INVESTORS skittish about Nigerian assets as plunging oil prices pummel the West African nation’s economy are casting their eyes across the continent to Kenya.
Yields on Kenya’s 10-year Eurobonds, which were 128 basis points higher than comparable Nigerian debt when they were sold in June, are now 56 basis points lower, according to data compiled by Bloomberg.
The East African nation’s local-currency securities have returned 0.6% in dollar terms this year, compared with an 8.2% loss on naira debt, Bloomberg indexes show.
The World Bank raised its growth forecast for Kenya on March 5 to 6% this year, sharply up from its previous projection of 4.7%, saying oil prices that have tumbled 48% since June would boost the economy of the nation, a net importer of crude.
By contrast, Nigeria is set to slow, the International Monetary Fund said the same day. The continent’s biggest oil producer is struggling with falling export revenue and a loss of investor confidence after it postponed elections amid the insurgency by the Islamist group Boko Haram in the country’s northeast.
“Some investors think it makes more sense to be overweight Kenya versus Nigeria,” Mahan Namin, a money manager at Insparo Asset Management Ltd., which sold its Nigerian sovereign bonds last year and has bought more Kenyan debt in 2015, said by phone from London on March 10. “The divergence with Nigeria is a case of Kenya’s revenue base being more diversified and oil prices being lower.”
Kenya, with 41 million people and a gross domestic product of $55 billion, is the biggest economy in East Africa, with tea, coffee and tourism among its main sources of foreign exchange. Investments in infrastructure, agriculture and manufacturing are creating more jobs and should increase growth to 7% by 2017, the World Bank said.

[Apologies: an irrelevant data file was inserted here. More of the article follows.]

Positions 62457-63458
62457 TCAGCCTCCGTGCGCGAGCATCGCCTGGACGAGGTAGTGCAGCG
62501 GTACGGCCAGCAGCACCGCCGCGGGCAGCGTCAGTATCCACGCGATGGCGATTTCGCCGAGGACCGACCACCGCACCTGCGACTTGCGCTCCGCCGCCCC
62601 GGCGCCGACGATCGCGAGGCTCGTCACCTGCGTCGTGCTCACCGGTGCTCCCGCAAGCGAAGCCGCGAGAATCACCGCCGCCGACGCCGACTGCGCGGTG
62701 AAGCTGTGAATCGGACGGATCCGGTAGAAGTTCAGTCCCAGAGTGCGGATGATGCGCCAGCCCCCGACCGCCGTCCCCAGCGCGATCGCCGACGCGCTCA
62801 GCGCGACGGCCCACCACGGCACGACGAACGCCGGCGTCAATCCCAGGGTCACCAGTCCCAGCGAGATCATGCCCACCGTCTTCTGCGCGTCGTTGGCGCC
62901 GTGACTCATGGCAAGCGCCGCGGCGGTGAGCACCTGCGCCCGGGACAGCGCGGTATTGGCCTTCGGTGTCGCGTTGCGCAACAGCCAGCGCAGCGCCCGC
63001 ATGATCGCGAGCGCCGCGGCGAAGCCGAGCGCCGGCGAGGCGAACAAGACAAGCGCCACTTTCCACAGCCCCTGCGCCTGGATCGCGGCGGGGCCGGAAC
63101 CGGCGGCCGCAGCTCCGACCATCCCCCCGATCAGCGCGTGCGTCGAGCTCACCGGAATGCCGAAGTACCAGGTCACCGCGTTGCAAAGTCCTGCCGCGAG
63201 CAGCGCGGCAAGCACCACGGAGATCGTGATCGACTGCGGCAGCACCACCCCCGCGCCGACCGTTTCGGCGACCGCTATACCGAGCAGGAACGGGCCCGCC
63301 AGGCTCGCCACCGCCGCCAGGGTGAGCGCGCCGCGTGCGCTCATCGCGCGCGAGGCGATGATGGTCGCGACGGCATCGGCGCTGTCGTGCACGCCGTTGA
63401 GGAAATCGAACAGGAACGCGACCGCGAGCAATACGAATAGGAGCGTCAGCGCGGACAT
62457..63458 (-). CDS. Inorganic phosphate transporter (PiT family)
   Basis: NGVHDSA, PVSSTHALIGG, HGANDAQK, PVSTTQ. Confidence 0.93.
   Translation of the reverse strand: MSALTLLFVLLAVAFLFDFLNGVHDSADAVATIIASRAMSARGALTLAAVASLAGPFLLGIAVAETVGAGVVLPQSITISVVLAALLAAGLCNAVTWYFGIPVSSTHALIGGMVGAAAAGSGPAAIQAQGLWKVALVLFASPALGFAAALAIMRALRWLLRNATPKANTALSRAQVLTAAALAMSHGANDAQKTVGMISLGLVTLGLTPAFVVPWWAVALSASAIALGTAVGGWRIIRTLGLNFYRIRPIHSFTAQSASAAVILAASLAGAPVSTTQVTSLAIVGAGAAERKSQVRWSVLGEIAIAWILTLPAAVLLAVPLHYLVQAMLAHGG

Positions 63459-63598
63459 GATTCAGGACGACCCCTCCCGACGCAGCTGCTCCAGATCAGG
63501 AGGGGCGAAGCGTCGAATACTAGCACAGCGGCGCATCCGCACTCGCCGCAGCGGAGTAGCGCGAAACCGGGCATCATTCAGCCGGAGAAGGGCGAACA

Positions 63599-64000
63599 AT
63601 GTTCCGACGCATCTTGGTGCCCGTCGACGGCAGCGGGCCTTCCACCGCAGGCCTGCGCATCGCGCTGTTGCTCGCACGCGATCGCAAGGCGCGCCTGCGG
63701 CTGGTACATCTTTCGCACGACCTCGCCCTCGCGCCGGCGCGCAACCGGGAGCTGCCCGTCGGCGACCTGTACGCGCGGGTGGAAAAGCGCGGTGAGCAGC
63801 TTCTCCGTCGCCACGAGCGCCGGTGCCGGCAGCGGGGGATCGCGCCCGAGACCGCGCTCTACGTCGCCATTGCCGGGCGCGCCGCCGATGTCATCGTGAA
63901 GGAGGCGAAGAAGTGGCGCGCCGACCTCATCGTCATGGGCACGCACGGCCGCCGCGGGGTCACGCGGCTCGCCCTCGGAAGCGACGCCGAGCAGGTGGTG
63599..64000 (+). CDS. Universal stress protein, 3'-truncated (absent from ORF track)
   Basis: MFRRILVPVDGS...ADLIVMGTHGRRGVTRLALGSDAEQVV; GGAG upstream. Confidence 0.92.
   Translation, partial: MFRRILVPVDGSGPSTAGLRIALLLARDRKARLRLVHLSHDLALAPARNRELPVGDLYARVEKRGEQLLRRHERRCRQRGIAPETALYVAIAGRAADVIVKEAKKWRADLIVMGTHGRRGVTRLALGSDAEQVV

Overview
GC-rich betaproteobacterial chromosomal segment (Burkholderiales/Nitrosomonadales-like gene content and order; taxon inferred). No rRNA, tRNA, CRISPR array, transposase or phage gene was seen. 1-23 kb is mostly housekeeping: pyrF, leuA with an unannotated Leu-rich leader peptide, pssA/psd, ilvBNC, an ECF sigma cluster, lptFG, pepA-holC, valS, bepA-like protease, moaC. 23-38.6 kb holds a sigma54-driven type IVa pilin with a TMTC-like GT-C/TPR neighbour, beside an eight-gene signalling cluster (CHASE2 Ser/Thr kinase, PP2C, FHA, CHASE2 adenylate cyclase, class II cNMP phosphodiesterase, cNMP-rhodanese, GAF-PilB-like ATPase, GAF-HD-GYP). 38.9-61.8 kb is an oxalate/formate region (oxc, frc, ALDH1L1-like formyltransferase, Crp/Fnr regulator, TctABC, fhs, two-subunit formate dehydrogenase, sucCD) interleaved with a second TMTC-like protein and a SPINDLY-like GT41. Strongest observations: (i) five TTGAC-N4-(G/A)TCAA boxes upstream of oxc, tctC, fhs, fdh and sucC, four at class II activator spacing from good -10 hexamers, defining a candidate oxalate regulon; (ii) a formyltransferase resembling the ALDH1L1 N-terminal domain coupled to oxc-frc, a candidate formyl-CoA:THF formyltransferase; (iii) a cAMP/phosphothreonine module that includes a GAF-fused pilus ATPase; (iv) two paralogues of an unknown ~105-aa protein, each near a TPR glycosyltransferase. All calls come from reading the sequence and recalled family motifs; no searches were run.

While Nigeria dwarfs Kenya with its $520 billion economy and population of 170 million, it relies on oil for 90% of export earnings and 70% of government revenue. The plunge in oil prices will slow growth to 4.8% in 2015, compared with 6.3 percent in 2014, the IMF said.
“Kenya has managed to diversify,” Lamin Manjang, Chief Executive Officer of Standard Chartered Plc’s East Africa unit, said by e-mail on March 9. “It is not a commodity-driven economy” like Nigeria, he said.
Morgan Stanley and Aberdeen Asset Management Plc. were among investors that said they sold all their Nigerian local bonds in the past six months as the naira weakened 18% against the dollar, the most among 24 African currencies tracked by Bloomberg. Kenya’s shilling depreciated 3.1% in the period.
“The currency has definitely outperformed Nigeria’s,” Kaan Nazli, a senior economist at Neuberger Berman Europe Ltd. in The Hague, said by phone on March 9. “It’s helped Kenya,”
Yields on Nigeria’s $500 million of bonds due July 2023, rated three levels below investment grade by Moody’s Investors Service, have climbed 91 basis points in the past year to 7.04% by 8:36 a.m. in Lagos. Yields on Kenya’s $2 billion of debt due June 2024, rated one level lower, dropped 10 basis points since a sale in June to 6.46%.
The yield divergence will continue at least until after Nigeria’s presidential elections on March 28 and as long as oil prices stay low, according to Marco Ruijer, who helps manage $7 billion of emerging-market debt at ING Investment Management BV in The Hague.
The conflict with Boko Haram in northern Nigeria, which claimed at least 1,600 lives in January and more than 4,700 in 2014, caused national elections to be delayed by six weeks to March 28. The vote is set to be the most closely contested since the end of military rule in 1999.
“There’s a lot of political turmoil in Nigeria and it’s trading almost one-for-one with oil prices,” Ruijer said by phone on March 6. “If oil remains around $60 a barrel, then Kenya will trade inside Nigeria. If prices rise to $70 or $80, that gap should disappear.”